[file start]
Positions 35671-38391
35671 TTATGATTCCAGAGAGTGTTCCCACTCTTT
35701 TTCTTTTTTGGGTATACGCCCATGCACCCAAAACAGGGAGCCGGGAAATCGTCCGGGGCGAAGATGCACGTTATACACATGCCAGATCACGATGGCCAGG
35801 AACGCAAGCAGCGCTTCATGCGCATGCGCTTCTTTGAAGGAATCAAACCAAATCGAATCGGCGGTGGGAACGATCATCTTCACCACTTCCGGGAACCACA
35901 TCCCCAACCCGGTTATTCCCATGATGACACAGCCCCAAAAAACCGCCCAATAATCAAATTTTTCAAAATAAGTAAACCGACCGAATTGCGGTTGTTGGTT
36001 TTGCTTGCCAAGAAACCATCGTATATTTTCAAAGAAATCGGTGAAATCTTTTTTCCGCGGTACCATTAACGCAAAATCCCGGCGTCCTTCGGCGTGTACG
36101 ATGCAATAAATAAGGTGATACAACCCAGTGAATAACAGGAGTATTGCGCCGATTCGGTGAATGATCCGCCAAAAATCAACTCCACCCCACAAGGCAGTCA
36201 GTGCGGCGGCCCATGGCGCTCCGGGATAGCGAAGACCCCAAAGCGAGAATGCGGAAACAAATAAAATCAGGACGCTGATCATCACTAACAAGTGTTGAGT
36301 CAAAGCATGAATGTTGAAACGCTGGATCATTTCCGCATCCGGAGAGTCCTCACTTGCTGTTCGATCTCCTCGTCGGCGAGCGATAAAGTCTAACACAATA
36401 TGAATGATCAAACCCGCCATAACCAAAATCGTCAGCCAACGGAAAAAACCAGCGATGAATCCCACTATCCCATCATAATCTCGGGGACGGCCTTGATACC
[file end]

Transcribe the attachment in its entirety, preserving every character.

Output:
Positions 35671-38391
35671 TTATGATTCCAGAGAGTGTTCCCACTCTTT
35701 TTCTTTTTTGGGTATACGCCCATGCACCCAAAACAGGGAGCCGGGAAATCGTCCGGGGCGAAGATGCACGTTATACACATGCCAGATCACGATGGCCAGG
35801 AACGCAAGCAGCGCTTCATGCGCATGCGCTTCTTTGAAGGAATCAAACCAAATCGAATCGGCGGTGGGAACGATCATCTTCACCACTTCCGGGAACCACA
35901 TCCCCAACCCGGTTATTCCCATGATGACACAGCCCCAAAAAACCGCCCAATAATCAAATTTTTCAAAATAAGTAAACCGACCGAATTGCGGTTGTTGGTT
36001 TTGCTTGCCAAGAAACCATCGTATATTTTCAAAGAAATCGGTGAAATCTTTTTTCCGCGGTACCATTAACGCAAAATCCCGGCGTCCTTCGGCGTGTACG
36101 ATGCAATAAATAAGGTGATACAACCCAGTGAATAACAGGAGTATTGCGCCGATTCGGTGAATGATCCGCCAAAAATCAACTCCACCCCACAAGGCAGTCA
36201 GTGCGGCGGCCCATGGCGCTCCGGGATAGCGAAGACCCCAAAGCGAGAATGCGGAAACAAATAAAATCAGGACGCTGATCATCACTAACAAGTGTTGAGT
36301 CAAAGCATGAATGTTGAAACGCTGGATCATTTCCGCATCCGGAGAGTCCTCACTTGCTGTTCGATCTCCTCGTCGGCGAGCGATAAAGTCTAACACAATA
36401 TGAATGATCAAACCCGCCATAACCAAAATCGTCAGCCAACGGAAAAAACCAGCGATGAATCCCACTATCCCATCATAATCTCGGGGACGGCCTTGATACC